Part Two—During: Let’s Blame it on Byron

In the second section of Perfect Fifths, McCafferty gives us Marcus and Jessica’s unfiltered conversation, without the clutter of internal thoughts and second-guesses. After so much time spent apart in Charmed Thirds and Fourth Comings, so much uninterrupted dialogue between Jess and Marcus is refreshing. Clever banter during late-night phone calls brings Marcus and Jessica together in Sloppy Firsts, so it’s fitting that this exchange takes up a significant chunk of Perfect Fifths. But this conversation does not rely on Marcus providing a strange fact to prompt discussion, Marcus and Jessica now have a shared past and plenty of catching up to do.

I always find it surprising when Marcus doesn’t remember something about Jess’s past. He managed to remember details from conversations he overheard between Jessica and Hope when he was in a drug-addled stupor, but he can’t remember when Jess went to SPECIAL or their conversation outside Brandi’s office. The tongue kissing cousins conversation seems like such vital moment in the story of Marcus and Jessica, it’s astounding that Marcus has no recollection of it. Jessica claims that she only remembers this interaction because it was the first time she wrote about Marcus in her journal, which makes me wonder if she goes back and rereads her journals, or if the act of writing it down made it more memorable.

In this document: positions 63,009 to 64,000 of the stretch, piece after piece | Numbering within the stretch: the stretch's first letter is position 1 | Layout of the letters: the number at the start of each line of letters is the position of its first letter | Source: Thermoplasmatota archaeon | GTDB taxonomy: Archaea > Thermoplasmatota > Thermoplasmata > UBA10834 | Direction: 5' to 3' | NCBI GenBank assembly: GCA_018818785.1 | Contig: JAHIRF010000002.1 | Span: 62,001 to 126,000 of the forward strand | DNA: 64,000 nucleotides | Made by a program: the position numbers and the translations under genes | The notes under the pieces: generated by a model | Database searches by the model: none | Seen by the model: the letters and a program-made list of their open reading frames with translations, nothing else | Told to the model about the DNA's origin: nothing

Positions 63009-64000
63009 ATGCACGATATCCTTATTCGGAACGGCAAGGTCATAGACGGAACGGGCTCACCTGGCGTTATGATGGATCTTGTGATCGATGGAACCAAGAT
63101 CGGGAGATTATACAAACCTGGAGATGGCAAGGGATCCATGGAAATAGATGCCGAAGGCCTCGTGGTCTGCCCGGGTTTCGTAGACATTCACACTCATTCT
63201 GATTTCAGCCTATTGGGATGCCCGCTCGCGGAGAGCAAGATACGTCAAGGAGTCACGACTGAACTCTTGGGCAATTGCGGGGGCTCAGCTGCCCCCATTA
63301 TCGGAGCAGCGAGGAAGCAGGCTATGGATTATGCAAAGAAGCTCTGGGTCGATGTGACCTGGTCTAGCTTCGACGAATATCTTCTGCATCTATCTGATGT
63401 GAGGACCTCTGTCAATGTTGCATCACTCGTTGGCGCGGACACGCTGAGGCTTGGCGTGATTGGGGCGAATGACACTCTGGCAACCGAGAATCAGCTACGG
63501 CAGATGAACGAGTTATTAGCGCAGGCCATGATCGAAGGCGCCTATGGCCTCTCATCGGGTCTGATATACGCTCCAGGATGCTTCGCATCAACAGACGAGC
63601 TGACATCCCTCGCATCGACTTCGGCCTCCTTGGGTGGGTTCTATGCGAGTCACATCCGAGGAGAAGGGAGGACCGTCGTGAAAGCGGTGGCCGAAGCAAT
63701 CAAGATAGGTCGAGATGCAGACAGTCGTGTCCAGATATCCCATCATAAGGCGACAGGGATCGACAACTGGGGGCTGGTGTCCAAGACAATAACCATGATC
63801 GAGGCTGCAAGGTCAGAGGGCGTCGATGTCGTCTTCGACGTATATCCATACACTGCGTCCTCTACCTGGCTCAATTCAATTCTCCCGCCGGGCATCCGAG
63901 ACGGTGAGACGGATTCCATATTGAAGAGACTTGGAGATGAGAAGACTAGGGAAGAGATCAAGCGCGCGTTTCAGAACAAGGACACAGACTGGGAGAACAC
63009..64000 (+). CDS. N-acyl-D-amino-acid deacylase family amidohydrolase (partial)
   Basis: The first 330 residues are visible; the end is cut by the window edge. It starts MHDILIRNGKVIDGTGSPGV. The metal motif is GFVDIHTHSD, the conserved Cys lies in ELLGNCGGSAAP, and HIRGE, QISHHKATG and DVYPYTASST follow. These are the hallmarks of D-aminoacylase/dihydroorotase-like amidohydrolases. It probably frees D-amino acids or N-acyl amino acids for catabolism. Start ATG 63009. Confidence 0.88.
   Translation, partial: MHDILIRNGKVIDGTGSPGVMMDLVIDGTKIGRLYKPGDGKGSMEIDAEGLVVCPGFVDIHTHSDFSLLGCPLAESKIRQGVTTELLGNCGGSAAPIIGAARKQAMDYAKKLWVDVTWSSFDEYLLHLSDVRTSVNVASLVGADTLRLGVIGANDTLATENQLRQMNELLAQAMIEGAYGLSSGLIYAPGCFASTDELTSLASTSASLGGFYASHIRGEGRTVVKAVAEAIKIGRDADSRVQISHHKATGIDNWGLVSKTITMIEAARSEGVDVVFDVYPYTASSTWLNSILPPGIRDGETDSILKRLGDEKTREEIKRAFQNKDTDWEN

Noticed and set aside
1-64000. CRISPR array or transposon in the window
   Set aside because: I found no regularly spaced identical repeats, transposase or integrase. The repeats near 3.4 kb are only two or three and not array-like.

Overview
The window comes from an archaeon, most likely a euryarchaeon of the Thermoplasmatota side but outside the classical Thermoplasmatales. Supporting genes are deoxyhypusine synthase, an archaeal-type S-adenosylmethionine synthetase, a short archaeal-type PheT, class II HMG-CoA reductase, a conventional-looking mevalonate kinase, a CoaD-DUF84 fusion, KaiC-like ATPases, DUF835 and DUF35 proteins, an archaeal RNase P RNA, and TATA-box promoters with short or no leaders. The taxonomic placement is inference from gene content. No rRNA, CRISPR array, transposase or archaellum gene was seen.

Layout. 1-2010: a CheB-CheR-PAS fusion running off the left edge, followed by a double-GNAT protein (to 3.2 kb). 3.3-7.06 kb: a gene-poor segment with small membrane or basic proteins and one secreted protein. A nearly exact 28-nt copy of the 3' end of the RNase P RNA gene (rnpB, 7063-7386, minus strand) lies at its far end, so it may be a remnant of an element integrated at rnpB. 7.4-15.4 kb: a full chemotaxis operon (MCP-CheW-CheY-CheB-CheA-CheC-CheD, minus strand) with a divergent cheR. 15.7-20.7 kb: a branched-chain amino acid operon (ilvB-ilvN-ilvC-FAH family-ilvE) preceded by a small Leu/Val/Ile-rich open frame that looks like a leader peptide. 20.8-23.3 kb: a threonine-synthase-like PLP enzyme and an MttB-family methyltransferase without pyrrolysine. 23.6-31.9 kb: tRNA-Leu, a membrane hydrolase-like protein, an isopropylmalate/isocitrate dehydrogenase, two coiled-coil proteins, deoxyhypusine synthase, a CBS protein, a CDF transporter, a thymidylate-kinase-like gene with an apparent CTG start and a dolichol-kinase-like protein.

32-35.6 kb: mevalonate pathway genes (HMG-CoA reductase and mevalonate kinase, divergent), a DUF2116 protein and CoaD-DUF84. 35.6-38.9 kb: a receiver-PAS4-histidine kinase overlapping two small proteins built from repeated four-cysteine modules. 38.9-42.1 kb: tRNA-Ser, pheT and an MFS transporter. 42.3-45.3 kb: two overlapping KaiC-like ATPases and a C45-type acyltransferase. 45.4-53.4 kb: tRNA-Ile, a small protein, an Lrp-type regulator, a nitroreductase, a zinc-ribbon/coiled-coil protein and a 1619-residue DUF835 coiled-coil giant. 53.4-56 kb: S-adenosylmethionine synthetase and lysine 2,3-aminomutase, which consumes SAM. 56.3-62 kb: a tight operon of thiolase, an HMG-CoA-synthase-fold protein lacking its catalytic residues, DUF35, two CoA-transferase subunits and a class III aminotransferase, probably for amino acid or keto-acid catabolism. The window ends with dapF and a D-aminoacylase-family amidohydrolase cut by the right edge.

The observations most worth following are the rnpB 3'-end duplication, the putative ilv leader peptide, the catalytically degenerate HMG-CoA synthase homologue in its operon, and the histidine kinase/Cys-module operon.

Stray Observations

  • Sometimes I have so much trouble keeping track of who’s talking.
  • Why is Jessica so reluctant to tell the story about Sunny?
  • I love that when Jessica exclaims “My high school crush-to-end-all-crushes almost had man sex with my ex,” (97), all Marcus can do is protest “almost?” (98).
  • Jessica’s clumsy attempt of faking her period is so hard to read! A “menstral tsunami in [her] uterous” (101), seriously? So embarrassing.

Though The Statistical Probability of Love at First Sight by Jennifer E. Smith doesn’t take place entirely in an airport, that’s where Hadley and Oliver meet-cute. Like Jessica, Hadley misses her flight and may not make it to a wedding—her father’s wedding to a woman she’s never met. She and Oliver start chatting in the waiting area and end up sitting next to each other on the flight to London and talking the whole way there. But what happens once they get off the plane?